Light - Colors - Electricity

Optical Window is the optical portion of the electromagnetic spectrum that passes through the atmosphere all the way to the ground. Most EM wavelengths are blocked by the atmosphere, so this is like a window that lets through only a narrow selection of what is out there, though the Sun is particularly active in the passed wavelengths. It is called "optical" because the wavelengths we can see are all in this range. The window runs from around 300 nanometers (ultraviolet-B) at the short end up into the range the eye can use, roughly 400-700 nm and continues up through the visual infrared to around 1100 nm, which is in the near-infrared range. There are also infrared and "radio windows" that transmit some infrared and radio waves. The radio window runs from about one centimeter to about eleven-meter waves. In medical physics, the optical window is the portion of the visible and infrared spectrum where living tissue absorbs relatively little light. This window runs approximately from 650 nm to 1200 nm. At shorter wavelengths light is strongly absorbed by hemoglobin in blood, while at longer wavelengths water strongly absorbs infrared light. In optics, it means a (usually at least mechanically flat, sometimes optically flat, depending on resolution requirements) piece of transparent (for a wavelength range of interest, not necessarily for visible light) optical material that allows light into an optical instrument. A window is usually parallel and is likely to be anti reflection coated, at least if it is designed for visible light. An optical window may be built into a piece of equipment (such as a vacuum chamber) to allow optical instruments to view inside that equipment.

Trichromacy is the condition of possessing three independent channels for conveying color information, derived from the three different cone types. Organisms with trichromacy are called trichromats.
Spectrum is a condition that is not limited to a specific set of values but can vary, without steps, across a continuum. The word was first used scientifically in optics to describe the rainbow of colors in visible light after passing through a prism. As scientific understanding of light advanced, it came to apply to the entire electromagnetic spectrum.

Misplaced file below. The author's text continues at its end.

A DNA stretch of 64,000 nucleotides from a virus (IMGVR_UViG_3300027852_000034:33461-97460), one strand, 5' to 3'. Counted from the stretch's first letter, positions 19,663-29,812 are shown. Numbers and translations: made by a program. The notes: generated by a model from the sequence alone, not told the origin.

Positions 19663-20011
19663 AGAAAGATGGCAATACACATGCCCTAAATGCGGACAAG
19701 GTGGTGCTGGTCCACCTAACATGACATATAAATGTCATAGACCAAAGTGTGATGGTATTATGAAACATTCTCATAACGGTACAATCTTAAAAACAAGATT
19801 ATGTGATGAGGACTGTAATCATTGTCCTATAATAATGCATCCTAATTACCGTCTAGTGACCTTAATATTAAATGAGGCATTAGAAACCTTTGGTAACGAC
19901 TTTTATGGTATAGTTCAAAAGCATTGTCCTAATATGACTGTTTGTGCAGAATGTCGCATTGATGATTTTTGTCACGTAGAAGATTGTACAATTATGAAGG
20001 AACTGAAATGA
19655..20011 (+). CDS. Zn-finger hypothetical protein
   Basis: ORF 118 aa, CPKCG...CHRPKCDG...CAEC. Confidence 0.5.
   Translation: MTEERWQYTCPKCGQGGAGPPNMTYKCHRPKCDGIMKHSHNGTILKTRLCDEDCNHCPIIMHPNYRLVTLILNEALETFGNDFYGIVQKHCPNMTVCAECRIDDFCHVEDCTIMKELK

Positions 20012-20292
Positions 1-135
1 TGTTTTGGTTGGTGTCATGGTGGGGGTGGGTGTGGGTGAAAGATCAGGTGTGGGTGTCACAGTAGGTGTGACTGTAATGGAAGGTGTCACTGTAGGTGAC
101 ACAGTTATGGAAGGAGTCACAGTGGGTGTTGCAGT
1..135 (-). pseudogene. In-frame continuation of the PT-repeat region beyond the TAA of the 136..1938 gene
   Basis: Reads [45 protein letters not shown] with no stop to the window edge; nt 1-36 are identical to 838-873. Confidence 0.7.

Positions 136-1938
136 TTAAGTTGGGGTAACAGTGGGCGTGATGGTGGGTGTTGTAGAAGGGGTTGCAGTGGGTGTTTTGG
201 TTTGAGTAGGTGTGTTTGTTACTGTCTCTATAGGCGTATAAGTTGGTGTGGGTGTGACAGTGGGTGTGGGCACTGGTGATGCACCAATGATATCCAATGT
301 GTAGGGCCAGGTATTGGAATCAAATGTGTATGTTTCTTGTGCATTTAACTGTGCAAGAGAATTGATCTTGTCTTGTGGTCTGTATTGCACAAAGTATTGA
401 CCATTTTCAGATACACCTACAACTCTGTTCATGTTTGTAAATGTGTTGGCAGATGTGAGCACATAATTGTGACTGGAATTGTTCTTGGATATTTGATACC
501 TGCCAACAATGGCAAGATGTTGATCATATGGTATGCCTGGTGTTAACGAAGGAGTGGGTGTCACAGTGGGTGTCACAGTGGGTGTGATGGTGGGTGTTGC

Spectral Density describes the distribution of power into frequency components composing that signal. According to Fourier analysis any physical signal can be decomposed into a number of discrete frequencies, or a spectrum of frequencies over a continuous range. The statistical average of a certain signal or sort of signal (including noise) as analyzed in terms of its frequency content, is called its spectrum.
Spectrum Analyzer measures the magnitude of an input signal versus frequency within the full frequency range of the instrument. The primary use is to measure the power of the spectrum of known and unknown signals. The input signal that a spectrum analyzer measures is electrical; however, spectral compositions of other signals, such as acoustic pressure waves and optical light waves, can be considered through the use of an appropriate transducer. Optical spectrum analyzers also exist, which use direct optical techniques such as a monochromator to make measurements.
Spectrometer is an apparatus used to split light into an array of separate colors, called a spectrum. Generally, a spectrum is a graph that shows intensity as a function of wavelength, of frequency, of energy, of momentum, or of mass.
Ultraviolet is an electromagnetic radiation with a wavelength from 10 nm (30 PHz) to 400 nm (750 THz), shorter than that of visible light but longer than X-rays. UV radiation constitutes about 10% of the total light output of the Sun, and is thus present in sunlight. It is also produced by electric arcs and specialized lights such as mercury-vapor lamps, tanning lamps, and black lights. Although it is not considered an ionizing radiation because its photons lack the energy to ionize atoms, long-wavelength ultraviolet radiation can cause chemical reactions and causes many substances to glow or fluoresce. Consequently, biological effects of UV are greater than simple heating effects, and many practical applications of UV radiation derive from its interactions with organic molecules. UV Index

Spatial Intelligence
Magnetism
Acoustic Spectrum

Can You See Me? FLIR T1K Thermal Imaging Camera (youtube)
Thermography are examples of infrared imaging science. Thermographic cameras usually detect radiation in the long-infrared range of the electromagnetic spectrum (roughly 9,000–14,000 nanometers or 9–14 µm) and produce images of that radiation, called thermograms. Since infrared radiation is emitted by all objects with a temperature above absolute zero according to the black body radiation law, thermography makes it possible to see one's environment with or without visible illumination. The amount of radiation emitted by an object increases with temperature; therefore, thermography allows one to see variations in temperature. When viewed through a thermal imaging camera, warm objects stand out well against cooler backgrounds; humans and other warm-blooded animals become easily visible against the environment, day or night. As a result, thermography is particularly useful to the military and other users of surveillance cameras.